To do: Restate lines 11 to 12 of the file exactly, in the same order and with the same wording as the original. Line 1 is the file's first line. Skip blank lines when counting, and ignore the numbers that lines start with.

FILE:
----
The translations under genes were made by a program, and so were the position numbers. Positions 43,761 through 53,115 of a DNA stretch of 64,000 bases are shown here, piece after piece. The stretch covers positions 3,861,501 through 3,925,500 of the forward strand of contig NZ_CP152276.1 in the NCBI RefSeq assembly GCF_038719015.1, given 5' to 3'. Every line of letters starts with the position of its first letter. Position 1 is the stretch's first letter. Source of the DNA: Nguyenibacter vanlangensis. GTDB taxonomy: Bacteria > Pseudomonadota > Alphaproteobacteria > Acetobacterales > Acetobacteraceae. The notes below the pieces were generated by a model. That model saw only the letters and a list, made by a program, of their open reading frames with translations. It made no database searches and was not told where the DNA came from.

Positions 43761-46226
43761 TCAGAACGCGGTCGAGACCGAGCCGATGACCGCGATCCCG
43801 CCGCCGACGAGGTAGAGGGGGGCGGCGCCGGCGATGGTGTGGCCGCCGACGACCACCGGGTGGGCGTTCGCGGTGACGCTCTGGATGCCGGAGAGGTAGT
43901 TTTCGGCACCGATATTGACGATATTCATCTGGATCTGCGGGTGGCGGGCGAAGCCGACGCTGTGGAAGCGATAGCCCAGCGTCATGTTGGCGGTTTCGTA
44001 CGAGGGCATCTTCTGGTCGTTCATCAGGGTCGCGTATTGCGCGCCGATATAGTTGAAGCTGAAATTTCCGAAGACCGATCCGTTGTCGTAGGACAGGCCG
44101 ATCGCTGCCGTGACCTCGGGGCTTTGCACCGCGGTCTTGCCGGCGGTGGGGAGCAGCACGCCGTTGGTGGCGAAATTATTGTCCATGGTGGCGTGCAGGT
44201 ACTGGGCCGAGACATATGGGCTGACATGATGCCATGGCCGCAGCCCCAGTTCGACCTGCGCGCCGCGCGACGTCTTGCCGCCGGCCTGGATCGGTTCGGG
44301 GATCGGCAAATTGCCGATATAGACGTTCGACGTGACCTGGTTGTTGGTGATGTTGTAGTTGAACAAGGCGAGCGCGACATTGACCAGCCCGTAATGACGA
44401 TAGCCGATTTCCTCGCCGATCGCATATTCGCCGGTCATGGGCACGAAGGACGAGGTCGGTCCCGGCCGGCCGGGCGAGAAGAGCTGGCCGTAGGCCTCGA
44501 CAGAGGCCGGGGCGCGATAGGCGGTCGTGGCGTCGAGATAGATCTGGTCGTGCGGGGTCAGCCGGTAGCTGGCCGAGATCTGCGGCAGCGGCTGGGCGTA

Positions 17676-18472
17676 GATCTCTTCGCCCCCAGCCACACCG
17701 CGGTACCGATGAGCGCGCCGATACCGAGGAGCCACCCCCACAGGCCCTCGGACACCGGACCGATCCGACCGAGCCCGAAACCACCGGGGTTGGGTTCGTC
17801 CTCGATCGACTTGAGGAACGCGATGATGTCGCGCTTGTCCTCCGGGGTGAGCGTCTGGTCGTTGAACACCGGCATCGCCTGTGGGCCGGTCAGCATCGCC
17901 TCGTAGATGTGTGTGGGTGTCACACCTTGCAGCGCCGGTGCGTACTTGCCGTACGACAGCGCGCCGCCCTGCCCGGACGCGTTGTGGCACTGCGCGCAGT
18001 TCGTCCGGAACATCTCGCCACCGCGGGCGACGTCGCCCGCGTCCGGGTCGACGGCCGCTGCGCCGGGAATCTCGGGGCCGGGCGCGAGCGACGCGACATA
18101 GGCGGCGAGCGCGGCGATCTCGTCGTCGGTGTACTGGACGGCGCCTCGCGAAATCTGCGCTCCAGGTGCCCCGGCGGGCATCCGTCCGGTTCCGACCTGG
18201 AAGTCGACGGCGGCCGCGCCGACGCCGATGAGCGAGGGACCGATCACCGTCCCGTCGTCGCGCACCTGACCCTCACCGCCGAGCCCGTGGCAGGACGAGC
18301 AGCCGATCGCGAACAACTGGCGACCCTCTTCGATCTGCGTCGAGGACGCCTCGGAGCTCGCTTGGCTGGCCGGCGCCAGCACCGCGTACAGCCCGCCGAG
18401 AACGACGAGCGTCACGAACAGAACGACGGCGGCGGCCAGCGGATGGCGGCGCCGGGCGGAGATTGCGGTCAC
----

44501 CAGAGGCCGGGGCGCGATAGGCGGTCGTGGCGTCGAGATAGATCTGGTCGTGCGGGGTCAGCCGGTAGCTGGCCGAGATCTGCGGCAGCGGCTGGGCGTA

Positions 17676-18472